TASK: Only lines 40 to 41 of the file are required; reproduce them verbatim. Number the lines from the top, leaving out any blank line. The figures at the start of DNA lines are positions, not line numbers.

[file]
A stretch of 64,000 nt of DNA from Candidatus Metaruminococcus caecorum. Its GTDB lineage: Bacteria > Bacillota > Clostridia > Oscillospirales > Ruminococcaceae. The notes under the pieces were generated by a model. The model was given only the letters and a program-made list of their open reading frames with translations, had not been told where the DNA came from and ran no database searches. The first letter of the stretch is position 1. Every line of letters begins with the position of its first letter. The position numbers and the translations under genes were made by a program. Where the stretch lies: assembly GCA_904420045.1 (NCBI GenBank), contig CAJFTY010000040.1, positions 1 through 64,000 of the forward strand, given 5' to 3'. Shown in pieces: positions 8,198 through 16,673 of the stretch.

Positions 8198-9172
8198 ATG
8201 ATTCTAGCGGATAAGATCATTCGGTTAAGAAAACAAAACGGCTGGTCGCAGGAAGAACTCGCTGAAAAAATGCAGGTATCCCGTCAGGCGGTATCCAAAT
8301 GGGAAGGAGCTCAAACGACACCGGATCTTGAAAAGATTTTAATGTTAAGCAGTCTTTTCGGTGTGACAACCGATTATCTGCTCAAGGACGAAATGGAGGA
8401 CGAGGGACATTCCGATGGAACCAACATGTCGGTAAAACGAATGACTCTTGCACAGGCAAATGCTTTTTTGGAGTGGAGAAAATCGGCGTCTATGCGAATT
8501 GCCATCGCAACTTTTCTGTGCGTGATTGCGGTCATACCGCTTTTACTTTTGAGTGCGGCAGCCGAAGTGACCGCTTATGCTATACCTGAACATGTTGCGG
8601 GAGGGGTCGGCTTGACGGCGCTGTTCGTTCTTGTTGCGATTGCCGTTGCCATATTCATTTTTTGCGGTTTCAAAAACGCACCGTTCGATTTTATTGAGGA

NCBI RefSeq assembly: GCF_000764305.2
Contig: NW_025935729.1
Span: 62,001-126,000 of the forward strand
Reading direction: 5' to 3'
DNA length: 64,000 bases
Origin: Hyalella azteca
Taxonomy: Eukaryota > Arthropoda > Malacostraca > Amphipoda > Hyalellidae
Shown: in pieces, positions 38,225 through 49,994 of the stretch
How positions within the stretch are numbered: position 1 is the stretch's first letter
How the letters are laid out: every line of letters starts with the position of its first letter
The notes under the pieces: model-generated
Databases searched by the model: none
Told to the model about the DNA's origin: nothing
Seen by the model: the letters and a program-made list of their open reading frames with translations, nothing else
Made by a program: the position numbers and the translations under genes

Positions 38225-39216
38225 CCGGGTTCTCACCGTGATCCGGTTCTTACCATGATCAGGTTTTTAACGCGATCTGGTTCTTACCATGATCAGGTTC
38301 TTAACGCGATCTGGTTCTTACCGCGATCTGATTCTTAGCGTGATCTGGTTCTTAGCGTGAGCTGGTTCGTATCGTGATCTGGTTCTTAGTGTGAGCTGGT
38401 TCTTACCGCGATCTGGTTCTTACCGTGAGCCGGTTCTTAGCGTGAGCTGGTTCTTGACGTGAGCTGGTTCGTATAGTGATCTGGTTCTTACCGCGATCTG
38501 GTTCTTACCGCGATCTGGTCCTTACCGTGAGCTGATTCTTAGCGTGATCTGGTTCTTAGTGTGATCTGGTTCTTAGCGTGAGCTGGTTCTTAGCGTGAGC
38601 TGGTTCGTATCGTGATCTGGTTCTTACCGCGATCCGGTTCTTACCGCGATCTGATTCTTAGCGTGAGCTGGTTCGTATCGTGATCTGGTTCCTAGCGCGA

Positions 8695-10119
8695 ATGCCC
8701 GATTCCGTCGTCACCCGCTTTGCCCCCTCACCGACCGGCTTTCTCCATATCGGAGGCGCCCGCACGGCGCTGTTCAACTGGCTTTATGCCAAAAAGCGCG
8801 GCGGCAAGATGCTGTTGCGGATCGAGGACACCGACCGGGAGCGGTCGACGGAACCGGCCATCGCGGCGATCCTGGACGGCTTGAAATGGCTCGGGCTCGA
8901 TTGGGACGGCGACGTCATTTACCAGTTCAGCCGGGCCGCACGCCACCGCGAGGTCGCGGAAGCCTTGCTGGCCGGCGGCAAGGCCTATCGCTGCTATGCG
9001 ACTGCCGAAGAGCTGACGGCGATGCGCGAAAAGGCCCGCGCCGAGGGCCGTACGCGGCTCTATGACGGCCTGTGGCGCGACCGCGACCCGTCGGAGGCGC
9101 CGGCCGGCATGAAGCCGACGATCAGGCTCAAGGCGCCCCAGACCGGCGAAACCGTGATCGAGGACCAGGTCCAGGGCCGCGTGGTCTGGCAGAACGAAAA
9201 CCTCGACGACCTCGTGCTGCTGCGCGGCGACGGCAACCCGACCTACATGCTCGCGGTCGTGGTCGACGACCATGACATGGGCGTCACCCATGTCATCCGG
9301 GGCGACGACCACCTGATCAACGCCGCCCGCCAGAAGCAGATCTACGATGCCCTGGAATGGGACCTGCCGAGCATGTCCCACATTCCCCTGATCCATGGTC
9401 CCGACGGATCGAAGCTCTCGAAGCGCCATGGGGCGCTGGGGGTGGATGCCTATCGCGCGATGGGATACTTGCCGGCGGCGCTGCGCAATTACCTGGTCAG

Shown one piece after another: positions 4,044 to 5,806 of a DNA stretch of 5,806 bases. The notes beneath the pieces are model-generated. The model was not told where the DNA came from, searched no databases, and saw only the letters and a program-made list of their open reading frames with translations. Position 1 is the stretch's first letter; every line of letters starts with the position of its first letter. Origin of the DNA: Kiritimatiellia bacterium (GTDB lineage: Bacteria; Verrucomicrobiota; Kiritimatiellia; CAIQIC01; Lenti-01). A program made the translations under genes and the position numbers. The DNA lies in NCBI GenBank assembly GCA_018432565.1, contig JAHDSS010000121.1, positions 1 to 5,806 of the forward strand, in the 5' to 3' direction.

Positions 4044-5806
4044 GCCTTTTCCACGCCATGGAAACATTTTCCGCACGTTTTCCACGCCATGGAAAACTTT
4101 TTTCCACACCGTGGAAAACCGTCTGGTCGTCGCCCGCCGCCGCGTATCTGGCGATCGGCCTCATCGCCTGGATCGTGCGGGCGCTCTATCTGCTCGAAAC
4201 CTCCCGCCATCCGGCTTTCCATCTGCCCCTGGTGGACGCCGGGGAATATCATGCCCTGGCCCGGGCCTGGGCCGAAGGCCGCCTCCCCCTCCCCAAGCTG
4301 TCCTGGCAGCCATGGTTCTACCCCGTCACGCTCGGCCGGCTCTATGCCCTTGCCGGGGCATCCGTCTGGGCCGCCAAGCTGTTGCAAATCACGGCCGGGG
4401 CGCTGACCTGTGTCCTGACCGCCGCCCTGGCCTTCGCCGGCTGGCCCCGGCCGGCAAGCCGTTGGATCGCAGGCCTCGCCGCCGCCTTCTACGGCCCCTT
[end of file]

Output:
Shown one piece after another: positions 4,044 to 5,806 of a DNA stretch of 5,806 bases. The notes beneath the pieces are model-generated. The model was not told where the DNA came from, searched no databases, and saw only the letters and a program-made list of their open reading frames with translations. Position 1 is the stretch's first letter; every line of letters starts with the position of its first letter. Origin of the DNA: Kiritimatiellia bacterium (GTDB lineage: Bacteria; Verrucomicrobiota; Kiritimatiellia; CAIQIC01; Lenti-01). A program made the translations under genes and the position numbers. The DNA lies in NCBI GenBank assembly GCA_018432565.1, contig JAHDSS010000121.1, positions 1 to 5,806 of the forward strand, in the 5' to 3' direction.

Positions 4044-5806